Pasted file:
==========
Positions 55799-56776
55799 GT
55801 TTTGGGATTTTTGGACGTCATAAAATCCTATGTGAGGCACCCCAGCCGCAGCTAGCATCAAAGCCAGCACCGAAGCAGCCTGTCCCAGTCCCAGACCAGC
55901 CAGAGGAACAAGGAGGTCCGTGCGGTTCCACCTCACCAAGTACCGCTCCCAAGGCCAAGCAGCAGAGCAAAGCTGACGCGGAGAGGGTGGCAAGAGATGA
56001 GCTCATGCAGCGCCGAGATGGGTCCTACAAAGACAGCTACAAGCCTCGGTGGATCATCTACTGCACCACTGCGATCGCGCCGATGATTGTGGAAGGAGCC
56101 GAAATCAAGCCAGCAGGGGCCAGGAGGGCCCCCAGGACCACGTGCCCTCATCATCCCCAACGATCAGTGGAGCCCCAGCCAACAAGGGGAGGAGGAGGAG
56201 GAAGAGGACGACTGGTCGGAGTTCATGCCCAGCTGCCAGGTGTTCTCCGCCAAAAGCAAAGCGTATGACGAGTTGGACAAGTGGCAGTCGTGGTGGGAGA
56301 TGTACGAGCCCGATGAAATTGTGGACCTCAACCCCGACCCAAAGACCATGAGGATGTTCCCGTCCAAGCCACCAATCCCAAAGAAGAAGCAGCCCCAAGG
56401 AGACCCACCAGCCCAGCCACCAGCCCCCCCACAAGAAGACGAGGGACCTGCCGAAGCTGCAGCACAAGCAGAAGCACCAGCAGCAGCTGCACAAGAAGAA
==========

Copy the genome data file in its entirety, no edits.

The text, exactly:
Positions 55799-56776
55799 GT
55801 TTTGGGATTTTTGGACGTCATAAAATCCTATGTGAGGCACCCCAGCCGCAGCTAGCATCAAAGCCAGCACCGAAGCAGCCTGTCCCAGTCCCAGACCAGC
55901 CAGAGGAACAAGGAGGTCCGTGCGGTTCCACCTCACCAAGTACCGCTCCCAAGGCCAAGCAGCAGAGCAAAGCTGACGCGGAGAGGGTGGCAAGAGATGA
56001 GCTCATGCAGCGCCGAGATGGGTCCTACAAAGACAGCTACAAGCCTCGGTGGATCATCTACTGCACCACTGCGATCGCGCCGATGATTGTGGAAGGAGCC
56101 GAAATCAAGCCAGCAGGGGCCAGGAGGGCCCCCAGGACCACGTGCCCTCATCATCCCCAACGATCAGTGGAGCCCCAGCCAACAAGGGGAGGAGGAGGAG
56201 GAAGAGGACGACTGGTCGGAGTTCATGCCCAGCTGCCAGGTGTTCTCCGCCAAAAGCAAAGCGTATGACGAGTTGGACAAGTGGCAGTCGTGGTGGGAGA
56301 TGTACGAGCCCGATGAAATTGTGGACCTCAACCCCGACCCAAAGACCATGAGGATGTTCCCGTCCAAGCCACCAATCCCAAAGAAGAAGCAGCCCCAAGG
56401 AGACCCACCAGCCCAGCCACCAGCCCCCCCACAAGAAGACGAGGGACCTGCCGAAGCTGCAGCACAAGCAGAAGCACCAGCAGCAGCTGCACAAGAAGAA